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Pop culture obsessives writing for the pop culture obsessed.

The Simpsons: “Whiskey Business”

Illustration for article titled The Simpsons: “Whiskey Business”
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Give The Simpsons credit for still being relevant. This week’s episode reflects a headline from just a couple of days ago: “Rate of suicide jumps among baby boomers.” That demographic group certainly includes bartender Moe Szyslak, who keeps a length of rope called “Noosey” in his storeroom. In “Whiskey Business,” we learn that he’s been obsessed with killing himself for years, but a lucky accident prompts Homer, Marge, Carl, and Lenny to help turn his life around. Temporarily, of course.

I’ve been complaining about the dark humor in many Simpsons episodes this season, but it’s unimaginative dark humor that’s disappointing. I’m a champion of the episode “Homer’s Enemy,” all the way to its grim conclusion, and I love every blood-spurting moment of the Itchy and Scratchy cartoons. But “Whiskey Business” just bangs on the one note of Moe being so depressed he can’t even muster the energy to end it all. An episode that actually depicted a suicide would at least win points for going to extremes.

The episode starts with Moe literally sending cries of help to Homer and the barflies. Tired of being ignored, he stands on a chair and slips the noose around his neck, but he pauses when he glimpses a sign for a suicide hotline. (“Maybe I should call. Give one of the new kids a chance to talk to the legend.”)

Unfortunately, the new Buzz Cola Suicide Hotline is nothing but a voice menu system that plays an easy listening version of “Suicide Is Painless” (the theme from M*A*S*H). This is bad enough, but then the bartender gets another prank phone call from Bart, asking for “Mo Ron.” The enraged Moe accidentally kicks his chair away and comes close to hanging himself, but Homer saves his life with CPR performed to the beat of the Bee Gees’ “How Deep Is Your Love?”

Moe is grateful but soon sinks back into depression. (“This post-suicide afterglow gets shorter every time.”) So Marge suggests a road trip with Homer, Carl, and Lenny to boost his spirits. Moe insists on taking his rope: “Four guys, a chick, and a noose. Just like the movies I like to watch.” They get to Capital City, and he’s still inconsolable, whining, “All I see is two million people happier than me.”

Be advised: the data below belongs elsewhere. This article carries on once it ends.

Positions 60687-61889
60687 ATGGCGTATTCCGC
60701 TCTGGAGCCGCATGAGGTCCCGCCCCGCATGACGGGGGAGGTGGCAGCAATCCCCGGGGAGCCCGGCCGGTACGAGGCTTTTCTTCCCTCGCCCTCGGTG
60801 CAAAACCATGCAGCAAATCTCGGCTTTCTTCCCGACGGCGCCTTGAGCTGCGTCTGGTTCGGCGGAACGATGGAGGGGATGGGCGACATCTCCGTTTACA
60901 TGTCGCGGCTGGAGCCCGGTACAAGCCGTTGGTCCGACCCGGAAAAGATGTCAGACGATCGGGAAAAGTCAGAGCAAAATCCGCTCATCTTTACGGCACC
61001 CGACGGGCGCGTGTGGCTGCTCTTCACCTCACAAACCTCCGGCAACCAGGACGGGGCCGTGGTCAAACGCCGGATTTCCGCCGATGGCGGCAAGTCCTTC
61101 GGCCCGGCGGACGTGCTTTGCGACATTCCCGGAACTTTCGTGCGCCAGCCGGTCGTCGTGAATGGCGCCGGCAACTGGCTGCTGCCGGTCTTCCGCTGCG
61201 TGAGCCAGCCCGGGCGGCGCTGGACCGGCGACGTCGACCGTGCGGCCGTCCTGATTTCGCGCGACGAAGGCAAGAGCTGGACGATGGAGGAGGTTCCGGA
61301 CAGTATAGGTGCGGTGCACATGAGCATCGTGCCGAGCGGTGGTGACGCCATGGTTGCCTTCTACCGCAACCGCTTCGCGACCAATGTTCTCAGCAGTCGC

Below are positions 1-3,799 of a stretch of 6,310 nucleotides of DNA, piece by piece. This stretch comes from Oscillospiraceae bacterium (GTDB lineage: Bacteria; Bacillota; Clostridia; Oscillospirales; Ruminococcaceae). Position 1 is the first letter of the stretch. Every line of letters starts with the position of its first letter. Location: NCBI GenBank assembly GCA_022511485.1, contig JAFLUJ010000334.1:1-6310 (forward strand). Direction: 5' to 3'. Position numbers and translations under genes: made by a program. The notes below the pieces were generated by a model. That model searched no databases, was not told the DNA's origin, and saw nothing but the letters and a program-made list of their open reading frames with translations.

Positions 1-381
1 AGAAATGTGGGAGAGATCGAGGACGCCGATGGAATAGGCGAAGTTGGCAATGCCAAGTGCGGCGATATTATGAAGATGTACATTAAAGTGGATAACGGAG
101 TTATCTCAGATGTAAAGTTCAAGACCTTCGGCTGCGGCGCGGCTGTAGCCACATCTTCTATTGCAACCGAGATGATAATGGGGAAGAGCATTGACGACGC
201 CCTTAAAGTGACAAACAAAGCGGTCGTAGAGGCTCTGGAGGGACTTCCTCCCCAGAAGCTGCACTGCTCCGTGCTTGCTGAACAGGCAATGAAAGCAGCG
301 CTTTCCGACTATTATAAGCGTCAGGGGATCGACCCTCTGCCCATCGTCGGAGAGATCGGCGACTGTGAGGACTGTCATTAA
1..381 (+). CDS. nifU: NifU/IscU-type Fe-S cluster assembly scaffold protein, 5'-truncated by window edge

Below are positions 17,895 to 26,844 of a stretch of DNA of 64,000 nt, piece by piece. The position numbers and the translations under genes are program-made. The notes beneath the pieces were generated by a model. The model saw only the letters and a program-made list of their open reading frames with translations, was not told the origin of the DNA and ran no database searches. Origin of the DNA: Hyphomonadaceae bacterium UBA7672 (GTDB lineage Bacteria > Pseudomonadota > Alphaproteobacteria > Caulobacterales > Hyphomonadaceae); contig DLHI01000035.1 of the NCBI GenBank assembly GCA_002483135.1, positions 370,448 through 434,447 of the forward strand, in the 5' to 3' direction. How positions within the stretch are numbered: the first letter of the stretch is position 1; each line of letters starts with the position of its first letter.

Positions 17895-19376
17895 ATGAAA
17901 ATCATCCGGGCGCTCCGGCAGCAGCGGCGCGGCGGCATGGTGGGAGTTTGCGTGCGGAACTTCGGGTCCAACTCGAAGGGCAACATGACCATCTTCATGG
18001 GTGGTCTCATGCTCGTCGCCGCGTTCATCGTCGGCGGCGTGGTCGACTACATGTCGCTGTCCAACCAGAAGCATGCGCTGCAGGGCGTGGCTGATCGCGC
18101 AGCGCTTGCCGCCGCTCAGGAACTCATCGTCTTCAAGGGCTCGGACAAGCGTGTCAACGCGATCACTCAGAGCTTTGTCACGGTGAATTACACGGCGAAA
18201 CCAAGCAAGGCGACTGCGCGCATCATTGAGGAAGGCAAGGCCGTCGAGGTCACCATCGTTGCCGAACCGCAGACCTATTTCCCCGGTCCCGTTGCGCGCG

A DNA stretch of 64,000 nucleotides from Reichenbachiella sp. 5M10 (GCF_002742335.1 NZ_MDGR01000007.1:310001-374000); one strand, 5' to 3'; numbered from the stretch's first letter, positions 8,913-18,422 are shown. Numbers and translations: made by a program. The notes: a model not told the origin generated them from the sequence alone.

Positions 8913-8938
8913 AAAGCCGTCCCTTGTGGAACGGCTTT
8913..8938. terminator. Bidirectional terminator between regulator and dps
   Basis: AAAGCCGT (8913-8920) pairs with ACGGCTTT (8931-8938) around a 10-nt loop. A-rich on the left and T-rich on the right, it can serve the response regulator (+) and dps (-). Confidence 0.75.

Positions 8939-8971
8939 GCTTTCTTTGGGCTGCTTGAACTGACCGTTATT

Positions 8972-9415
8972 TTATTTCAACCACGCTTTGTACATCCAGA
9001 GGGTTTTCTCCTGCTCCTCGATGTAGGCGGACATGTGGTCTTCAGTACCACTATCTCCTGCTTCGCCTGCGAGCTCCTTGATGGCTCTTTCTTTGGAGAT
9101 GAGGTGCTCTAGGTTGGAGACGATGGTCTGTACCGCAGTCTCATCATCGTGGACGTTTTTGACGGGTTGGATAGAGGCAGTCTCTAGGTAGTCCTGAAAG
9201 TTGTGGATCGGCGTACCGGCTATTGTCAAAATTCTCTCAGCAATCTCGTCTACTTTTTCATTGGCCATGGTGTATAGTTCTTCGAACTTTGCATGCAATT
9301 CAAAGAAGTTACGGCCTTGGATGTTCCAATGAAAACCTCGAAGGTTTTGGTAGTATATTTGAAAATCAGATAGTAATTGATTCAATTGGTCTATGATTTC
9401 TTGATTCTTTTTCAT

He finally perks up on Fashion Avenue (“formerly Sweatshop Alley,” says the sign) when he thinks the gang is stopping at “Gentlemen’s Whorehouse.” When Lenny explains that he’s misread the sign for Men’s Wearhouse, and that everyone is pitching in to get him a new suit, Moe responds, “A new suit! I’ll be the best-dressed john in the whorehouse!” OK, the one note in this episode is that Moe is always depressed and he’s sexually warped.


The new suit gives Moe enough confidence to clean up the bar, which attracts a couple of similarly natty customers. They like Moe’s homemade whiskey enough to bankroll his own company—Maker’s Moe, natch—but he panics when his suit is destroyed by a pair of elevator doors. Marge reassures him with the story of Dumbo (“The magic was in him the whole time”). But this ain’t a Disney cartoon, so Moe’s friends dump him as soon as they see him in his regular barkeeper’s uniform. The episode ends with Moe back where he started, in the bar with his noose ready in the storeroom. “Not today, old friend,” he says. “But don’t worry, holidays are just around the corner.” Ew, please don’t give us a Moe-centric Memorial Day episode.

Stray observations:

  • Bart’s B-story is straight out of Sanford And Son, as Grampa takes a tumble off the roof and makes his grandson play nursemaid while he lies in bed. At least Bart isn’t being selfless here. He’s hiding Grampa in the basement instead of taking him to the hospital so that Homer and Marge don’t find out that the accident happened with Bart was supposed to look after the old man.
  • Lisa visits a jazz club and is appalled to see a hologram of Bleeding Gums Murphy, the blues musician she befriended in “Moaning Lisa” and who died in “’Round Springfield” (one of the show’s more ambitious efforts in attempting to deal with loss). She writes a letter of complaint to She Done Left Me Records, threatening a boycott “and girlcott” of their catalog. The record company taunts her with a hologram of Sonny Rollins, and the story just ends.
  • Other holograms in the episode include rapping Princess Di and worm-dancing Mahatma Gandhi, who gave me a bad flashback to the break-dancing Alfred Hitchcock in “Love Is A Many Splintered Thing.”
  • Lenny: “Capital City has a twin?” Carl: “It moved to California to become a star. But it just turned into Glendale.”
  • I do like the description of Moe as “Quasimodo without the pathos.”